Artfully avoiding compliance with these requests, Mary of Guise obtained a cessation of arms for eight days, and promised to send ambassadors or envoys to St  Andrews, to adjust the quarrel. Again she failed in the fulfilment of her pledge; and the Congregation, inflamed anew with rage, seized upon the capital, together with Perth and Stirling, every where on the route madly sacking the abbeys and demolishing the churches.

The contemplation of these outrages yet excites indignation in every liberal mind: by them the march of civilisation was stopped, nobles degenerated into regicides and assassins, and the country was thrown hack into a state of anarchy, ignorance, and barbarism, almost worthy of the darkest ages of Scandinavia  and it is worthy of remark, that, for each martyr burned before the Reformation, the Presbyterian creed sacrificed its thousands after it, on the ridiculous charge of sorcery. The moral and political horizon, which had brightened under the rule of the five gallant Jameses, grew fearfully dark for a time, and architecture, navigation, printing, and painting, &c., which had all flourished under their fostering care, became lost, neglected, or forgotten.

It was some time previous to their bold advance upon Edinburgh that Sir William Kirkaldy left his residence at Halyards, and joined the bands of the Congregation, which were encamped upon Cuparmuir in Fife, about eighteen miles distant from his barony of Auchtertool. From his great experience in warlike matters, the influence of his name, his resolution, and worth, his accession was of the utmost importance to the Congregation ; his determination being as much to free Scotland from the thraldom of the French faction as to overturn the church of Rome. From passages in the letter quoted in a preceding chapter, so early as the year 1557, while serving under the Constable Montmorencie, he had expressed himself with the utmost indignation against the French influence in the Scottish affairs, and offered his services to free the land from their yoke, and promote that amity with the sister kingdom which it was so much the interest of the French court to prevent.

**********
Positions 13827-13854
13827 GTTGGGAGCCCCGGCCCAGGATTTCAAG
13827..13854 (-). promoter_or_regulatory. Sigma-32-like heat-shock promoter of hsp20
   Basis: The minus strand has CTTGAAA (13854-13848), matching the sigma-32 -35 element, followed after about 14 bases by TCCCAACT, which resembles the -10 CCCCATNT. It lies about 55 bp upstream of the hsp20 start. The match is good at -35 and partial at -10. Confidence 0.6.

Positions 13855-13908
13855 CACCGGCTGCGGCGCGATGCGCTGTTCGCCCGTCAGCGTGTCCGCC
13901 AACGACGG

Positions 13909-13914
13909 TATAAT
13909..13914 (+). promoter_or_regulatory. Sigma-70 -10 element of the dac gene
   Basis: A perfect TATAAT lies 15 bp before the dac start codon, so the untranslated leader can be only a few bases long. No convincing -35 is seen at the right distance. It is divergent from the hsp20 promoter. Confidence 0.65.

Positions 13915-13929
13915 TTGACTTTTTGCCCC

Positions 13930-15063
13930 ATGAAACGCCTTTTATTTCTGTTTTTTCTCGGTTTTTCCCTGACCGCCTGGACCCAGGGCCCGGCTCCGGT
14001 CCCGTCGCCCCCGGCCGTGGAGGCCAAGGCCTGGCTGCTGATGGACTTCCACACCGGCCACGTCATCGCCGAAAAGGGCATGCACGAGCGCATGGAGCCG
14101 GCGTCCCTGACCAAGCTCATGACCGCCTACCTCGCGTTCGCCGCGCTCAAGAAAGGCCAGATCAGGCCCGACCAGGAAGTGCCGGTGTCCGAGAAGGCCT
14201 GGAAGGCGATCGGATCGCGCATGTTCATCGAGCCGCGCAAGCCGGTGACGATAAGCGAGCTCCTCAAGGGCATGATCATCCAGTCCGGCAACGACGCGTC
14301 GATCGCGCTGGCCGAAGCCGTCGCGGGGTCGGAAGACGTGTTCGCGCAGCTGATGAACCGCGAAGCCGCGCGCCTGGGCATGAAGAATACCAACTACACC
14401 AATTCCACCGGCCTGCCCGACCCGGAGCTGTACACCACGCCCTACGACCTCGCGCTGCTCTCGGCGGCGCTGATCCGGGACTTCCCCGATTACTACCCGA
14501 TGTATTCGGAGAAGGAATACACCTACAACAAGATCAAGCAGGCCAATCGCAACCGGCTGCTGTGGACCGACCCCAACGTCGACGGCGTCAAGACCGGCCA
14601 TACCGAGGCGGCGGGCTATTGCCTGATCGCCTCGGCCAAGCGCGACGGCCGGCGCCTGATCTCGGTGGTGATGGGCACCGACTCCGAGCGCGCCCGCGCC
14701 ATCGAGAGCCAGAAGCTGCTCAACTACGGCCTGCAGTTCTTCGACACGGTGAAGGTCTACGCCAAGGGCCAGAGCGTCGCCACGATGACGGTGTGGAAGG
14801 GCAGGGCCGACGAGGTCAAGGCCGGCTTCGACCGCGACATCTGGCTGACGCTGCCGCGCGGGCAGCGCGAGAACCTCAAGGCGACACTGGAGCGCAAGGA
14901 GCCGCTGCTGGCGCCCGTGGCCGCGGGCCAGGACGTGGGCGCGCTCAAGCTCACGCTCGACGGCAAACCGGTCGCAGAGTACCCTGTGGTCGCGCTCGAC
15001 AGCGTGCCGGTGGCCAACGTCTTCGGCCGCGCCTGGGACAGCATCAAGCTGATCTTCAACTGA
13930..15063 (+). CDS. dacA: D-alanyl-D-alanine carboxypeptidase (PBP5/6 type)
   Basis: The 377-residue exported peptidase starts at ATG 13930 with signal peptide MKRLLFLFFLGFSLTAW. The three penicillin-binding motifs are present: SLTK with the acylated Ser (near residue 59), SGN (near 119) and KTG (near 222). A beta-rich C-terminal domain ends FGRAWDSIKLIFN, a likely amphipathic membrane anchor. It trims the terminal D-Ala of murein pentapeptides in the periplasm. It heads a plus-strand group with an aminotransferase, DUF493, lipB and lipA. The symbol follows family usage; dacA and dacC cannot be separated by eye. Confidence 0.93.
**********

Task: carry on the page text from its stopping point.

Lord Rothes brought a "goodlie companie” of a thousand spears from Fife to the camp of the Congregation.2 He was sheriff of the county, and it is probable that Kirkaldy and his vassals marched under his standard. Lord Ruthven came in to them from Perth, with a squadron of horse; while Restalrig and Ormiston brought many of the bold lances of Lothian. From Mearns, Angus, and Stratheam, troops of horse and bands of foot flockec to the standard of the Reformers, whose little army, seven thousand strong, took up a position on the heathy muir of Cupar, from the slopes of which their artillery could act with advantage on the plain around them.

Marching her Scottish troops and French auxiliaries through Fifeshire, Mary of Guise took up a position over against the Congregation on Tarvet hill, and both armies prepared for an engagement. James duke of Chatel-herault led her Scots, General d’Oisel the French. On the other side, beneath the orders of the Earl of Argyle, were Sir William Kirkaldy, Sir James Learmonth of Lairsie, the Lord James prior of St Andrews, James Haliburton, sheriff of Dundee, Patrick lord Ruthven, provost of Perth, and other brave leaders, who, like their resolute and well-appointed vassals, were inflamed by religious zeal and animosity against the faction of Mary, whose troops were at that time far less numerous.